Bitcoin's great leap is that it incentivizes many miners that keep tabs on each other. We simply argue that it should similarly incentivize a large diversity of transaction distribution channels. Just like anyone can make money by mining, we think that everyone should be able to make money from transaction propagation. This inherently breaks any possible monopoly.

I don't believe that any of the developers would take this idea seriously because it comes with a large resource burden to solve a problem nobody (other than you guys, of course) believe exists.  If for every big transaction, we need to add (and relay) 9 little transactions just to make sure the miners make a penny, we have suddenly increased the resource cost tenfold, and imposed that increased cost upon every node.  It would be ridiculous and self-destructive.  Each transaction has the same resource cost on the network, whether big or small.  Miners don't want to collectively consume 4.5 KB of disk space - per miner - to make sure that a few of them collect a penny for the service of storing and forwarding a 0.5 KB transaction.

If you really want to write a paper on a real weakness of Bitcoin as currently implemented, what you really should pursue is the fact that bitcoin's resource consumption increases exponentially as transaction volume increases linearly, and that it's likely to see a scenario where it bursts in popularity for some reason and then suddenly becomes almost completely unusable (Gnutella style) because it is being crushed under its own weight.  

I don't see where there is an exponential increase in resource consumption from a linear increase in volume. Could you elaborate?

In my view, this is the elephant in the room - in comparison, the "miners won't want to relay" problem is like the distant comet that might or might not hit us.

Presently, all nodes must store and forward all transactions.  If twenty people start their own Bitcoin blockchain and sell each other some snacks, there will never be a problem.

But if scaled to the US size of Visa in its current form, where you could buy sodapop and candybars from vending machines with Bitcoin, every vending machine in the US would need to hear about any time any other vending machine anywhere in the US sold a snack, and would need a gadzookabyte hard drive to store it all.  This would obviously be unsustainable, since I don't know how many snacks are sold every second, but if I needed to download 0.5 KB over my internet connection each time anyone anywhere bought a snack, my internet connection would be useless.  The block chain as we know it now is absolutely unusable for wide scale micropayments - it's only usable that way today because there's plenty of as-yet unused room.  A four-lane highway with a couple cars per mile, if you will.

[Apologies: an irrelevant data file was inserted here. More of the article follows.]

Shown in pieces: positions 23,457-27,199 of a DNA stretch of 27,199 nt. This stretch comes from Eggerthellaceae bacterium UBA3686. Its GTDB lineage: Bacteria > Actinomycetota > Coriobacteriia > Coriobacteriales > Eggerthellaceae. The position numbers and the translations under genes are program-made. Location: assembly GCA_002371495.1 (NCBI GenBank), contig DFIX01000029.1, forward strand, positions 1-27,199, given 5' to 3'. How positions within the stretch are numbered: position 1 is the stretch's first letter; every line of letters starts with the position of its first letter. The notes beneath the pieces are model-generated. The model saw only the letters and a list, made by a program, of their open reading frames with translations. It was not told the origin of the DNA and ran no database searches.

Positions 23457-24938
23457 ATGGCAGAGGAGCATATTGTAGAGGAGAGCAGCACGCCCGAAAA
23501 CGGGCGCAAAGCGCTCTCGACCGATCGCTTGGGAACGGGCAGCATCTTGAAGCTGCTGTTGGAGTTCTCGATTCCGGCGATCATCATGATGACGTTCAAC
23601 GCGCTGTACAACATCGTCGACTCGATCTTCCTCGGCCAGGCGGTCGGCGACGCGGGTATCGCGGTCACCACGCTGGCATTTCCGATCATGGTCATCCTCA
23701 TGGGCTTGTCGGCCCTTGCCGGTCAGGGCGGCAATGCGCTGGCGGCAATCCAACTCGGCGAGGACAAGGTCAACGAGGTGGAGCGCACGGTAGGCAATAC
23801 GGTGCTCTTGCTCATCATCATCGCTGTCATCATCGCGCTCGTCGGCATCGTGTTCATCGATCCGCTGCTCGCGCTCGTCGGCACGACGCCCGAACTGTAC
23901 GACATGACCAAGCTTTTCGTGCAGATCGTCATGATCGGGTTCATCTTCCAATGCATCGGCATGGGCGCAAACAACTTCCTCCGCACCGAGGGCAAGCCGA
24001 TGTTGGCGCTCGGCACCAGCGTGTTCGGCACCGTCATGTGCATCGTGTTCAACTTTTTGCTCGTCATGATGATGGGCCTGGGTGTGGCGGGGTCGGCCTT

I refer to this as exponential growth by considering the total number of terabytes of disk space consumed and the total amount of bandwidth consumed in the aggregate passing all these transactions across all nodes, taking into account a vague assumption that transaction volume is correlated with the number of nodes on the network.  That, and the more people that enter the world of Bitcoin and the more potential counterparties they can pay with Bitcoin, the more transactions we will see per participant.

Scaled to Visa proportions, Bitcoin and its blockchain would be useful only the same way Fedwire is useful now - as the backbone that moves large amounts of funds between banks, and which is prohibitive for all but the largest everyday transactions.  The market (miners, that is) would price the transaction fee such that it would be senseless to add entries to the blockchain to buy sodapop - sort of like paying $20 to send a wire for a $1 soda.